Apr 24 2021

Using Digital Transformation as a Springboard to Strategic IT

As university IT teams assume a more prominent role, here’s how they can keep a seat at the C-suite table.

IT leaders and staff are running on fumes — but still running, and running hard. Eventually, though, the adrenaline rush will fade, and our collective heart rate will slow. In the months ahead, we’ll find ourselves talking about the COVID-19 pandemic in the past tense. In the meantime, however, IT leaders are presented with a unique opportunity to build on all that they accomplished in the mad rush of the transition.

An EDUCAUSE QuickPoll in October clearly demonstrated the dramatic elevation of both operational IT and strategic IT brought about by the “great pivot” of COVID-19. Two-thirds of respondents said the operational influence of IT had “increased” or “increased greatly,” while 56 percent saw strategic influence similarly elevated. More than 80 percent of respondents said they were either moderately or very confident that this influence would persist after the pandemic.

EDUCAUSE will continue to advocate for university IT leaders to play a strategic role among their schools’ senior leadership, and they should keep building on the hard-fought influence they earned throughout the crisis. Here are three ways they can do so.

INSIDER EXCLUSIVE: See where higher ed IT began — and where it’s headed.

Become Strategically Indispensable in Higher Eductation

In the years ahead, technologies will come and go, but technology leadership will remain critical. Strategic IT leaders are talking not only about technologies but also about the greater challenges that campuses face now and after the pandemic. They’re building on the relationships forged or deepened while in firefighting mode, and they’re determined to continue these conversations with senior leaders and C-suite colleagues.

They are not silently waiting for something to break or for someone to use the word “technology” so they can spring into action. They’re bringing metrics and data to campus conversations and connecting the dots in a bigger picture than their traditional domain. They’re working hard to better understand the enterprise beyond the scope of IT while simultaneously fostering empathy and understanding about the exigencies of technology innovation and execution. Effective leaders actively listen to non-IT discussions, ask clarifying questions and suggest solutions without waiting to be asked. These leaders offer strategic counsel and understand how strategic IT fits into the puzzle of the challenges we face.

At institutions where their role is not seen as strategic, IT leaders might be tempted to revert to past practices. As a result, their focused interactions with C-suite leaders are often reserved for making funding pitches or whittling away at deferred IT maintenance. Unfortunately, that role will always be perceived as more transactional than strategic — and largely unwelcome, given the eternal realities of limited funding. This is particularly true when a funding pitch is fear-based (for example, “If I don’t get funding, the sky will fall”). This approach is enticing because it works, but it’s not strategic. Now is the time to find a better model focused on our greatest challenges. What got us here won’t get us to where we want to be.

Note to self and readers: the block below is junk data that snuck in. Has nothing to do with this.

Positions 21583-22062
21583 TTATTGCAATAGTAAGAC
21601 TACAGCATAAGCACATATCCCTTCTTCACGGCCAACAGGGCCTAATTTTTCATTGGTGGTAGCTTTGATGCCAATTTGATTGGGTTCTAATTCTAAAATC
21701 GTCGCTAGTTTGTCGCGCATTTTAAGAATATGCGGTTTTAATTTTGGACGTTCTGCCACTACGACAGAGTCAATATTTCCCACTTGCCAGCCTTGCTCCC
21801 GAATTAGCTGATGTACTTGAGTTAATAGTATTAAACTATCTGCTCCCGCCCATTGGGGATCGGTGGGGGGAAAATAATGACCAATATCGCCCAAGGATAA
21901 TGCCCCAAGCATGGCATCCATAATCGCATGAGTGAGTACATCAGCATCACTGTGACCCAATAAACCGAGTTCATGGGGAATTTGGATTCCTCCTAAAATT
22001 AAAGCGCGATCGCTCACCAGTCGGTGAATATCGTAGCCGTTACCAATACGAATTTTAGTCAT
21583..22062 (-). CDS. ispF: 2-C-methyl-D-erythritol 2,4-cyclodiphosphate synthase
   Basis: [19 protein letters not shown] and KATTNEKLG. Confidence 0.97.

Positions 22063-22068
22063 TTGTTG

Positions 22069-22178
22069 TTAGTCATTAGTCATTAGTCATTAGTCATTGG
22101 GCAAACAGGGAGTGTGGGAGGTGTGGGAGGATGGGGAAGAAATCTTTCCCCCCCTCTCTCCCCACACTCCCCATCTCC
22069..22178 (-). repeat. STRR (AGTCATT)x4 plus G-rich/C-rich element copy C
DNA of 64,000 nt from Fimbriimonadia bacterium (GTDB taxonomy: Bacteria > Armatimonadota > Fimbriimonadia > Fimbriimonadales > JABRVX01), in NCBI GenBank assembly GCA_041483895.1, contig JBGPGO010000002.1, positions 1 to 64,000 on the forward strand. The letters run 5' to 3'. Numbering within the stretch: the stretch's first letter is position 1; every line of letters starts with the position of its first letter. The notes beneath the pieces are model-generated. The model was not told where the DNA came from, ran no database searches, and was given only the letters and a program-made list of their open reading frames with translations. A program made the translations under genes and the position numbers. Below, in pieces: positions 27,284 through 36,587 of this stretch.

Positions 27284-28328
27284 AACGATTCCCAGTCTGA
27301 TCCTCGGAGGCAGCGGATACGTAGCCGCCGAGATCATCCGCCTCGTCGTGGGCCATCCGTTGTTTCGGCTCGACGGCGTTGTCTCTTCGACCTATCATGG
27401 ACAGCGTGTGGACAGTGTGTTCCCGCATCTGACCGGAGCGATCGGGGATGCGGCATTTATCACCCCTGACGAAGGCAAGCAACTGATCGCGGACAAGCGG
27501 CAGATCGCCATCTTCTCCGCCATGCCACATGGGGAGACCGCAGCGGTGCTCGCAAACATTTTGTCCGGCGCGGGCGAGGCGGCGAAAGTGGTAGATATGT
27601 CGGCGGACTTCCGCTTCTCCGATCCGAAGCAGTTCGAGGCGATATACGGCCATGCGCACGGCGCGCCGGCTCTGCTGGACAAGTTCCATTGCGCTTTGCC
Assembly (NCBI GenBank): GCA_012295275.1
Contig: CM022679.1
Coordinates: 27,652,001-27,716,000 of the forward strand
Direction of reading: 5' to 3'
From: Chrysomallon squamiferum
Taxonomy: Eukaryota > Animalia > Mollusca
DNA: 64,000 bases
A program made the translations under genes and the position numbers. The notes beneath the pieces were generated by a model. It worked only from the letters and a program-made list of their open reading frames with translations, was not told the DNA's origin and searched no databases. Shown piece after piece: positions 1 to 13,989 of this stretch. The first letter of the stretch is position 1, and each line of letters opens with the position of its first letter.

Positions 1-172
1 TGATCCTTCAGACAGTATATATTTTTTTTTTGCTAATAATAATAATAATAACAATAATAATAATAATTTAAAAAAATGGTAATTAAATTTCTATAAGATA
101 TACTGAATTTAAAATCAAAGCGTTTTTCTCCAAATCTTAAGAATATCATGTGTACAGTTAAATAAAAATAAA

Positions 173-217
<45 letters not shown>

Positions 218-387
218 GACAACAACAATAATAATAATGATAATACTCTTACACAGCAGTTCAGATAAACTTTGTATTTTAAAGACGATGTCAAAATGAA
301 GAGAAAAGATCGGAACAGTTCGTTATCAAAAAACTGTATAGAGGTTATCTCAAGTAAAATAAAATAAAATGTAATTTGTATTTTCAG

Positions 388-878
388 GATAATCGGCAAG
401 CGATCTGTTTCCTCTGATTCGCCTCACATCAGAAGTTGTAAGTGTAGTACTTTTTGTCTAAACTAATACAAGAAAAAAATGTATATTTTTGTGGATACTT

MORE ON EDTECH: Reflecting on 2020 and reimagining higher ed IT.

Information Technology Leaders Strengthen Collaborative Skills

In past EDUCAUSE research, IT leaders have acknowledged that being a collaborative, “integrative” leader — one embedded in the work of those areas supported by IT — is crucial. The massive disruption of the pandemic (IT budget cuts, for example) presents an opportunity to reimagine IT departments as units built for collaboration.

In contrast to the tactical brilliance required by “utility IT,” post-pandemic strategic IT needs to be connected to other departments and more proactively aware of the departments’ challenges and needs. These IT organizations are, to varying degrees, embedded in other departments so they can learn about technology dreams and concerns before it’s too late to make a difference. Passionate about collaboration, they ­regularly ask students, faculty and staff where they may have hit or missed the mark. Strategic IT teams measure their effectiveness with stakeholders and hold themselves accountable for making and sustaining the strategic connections needed.

IT leaders have a chance to change how they think about their strategic role and the assets they bring to the table. Moreover, there is reason to think that others on campus welcome this change.

RELATED: Define and illustrate DX and its role in student success.

Use a Visual to Tell the Story of Digital Transformation

Perhaps one of the more compelling ways that IT leaders are accomplishing a strategic focus is by starting, amplifying and accelerating conversations with other senior leaders about digital transformation. To help guide this conversation, EDUCAUSE created a journey map for digital transformation. This visual provides higher education IT professionals with an elegant, compelling means to tell the story of digital transformation to other campus leaders.

It’s critical to remember: Digital transformation is more than a buzzword or a trend. There may be no better way to highlight the value of strategic IT than to put it in this broader institutional context, thereby building the necessary support. IT leaders can exemplify the benefits, necessity and importance of digital transformation by demonstrating how — with culture, workforce and technology changes happening in lockstep — institutional transformation is truly possible.

Digital transformation represents the ultimate expression of strategic IT and the most potentially energizing outcome of this otherwise exhausting pandemic experience.

Photo Credit: Kevin Cruff Illustration (boardroom table): grafikazpazurem/Getty Images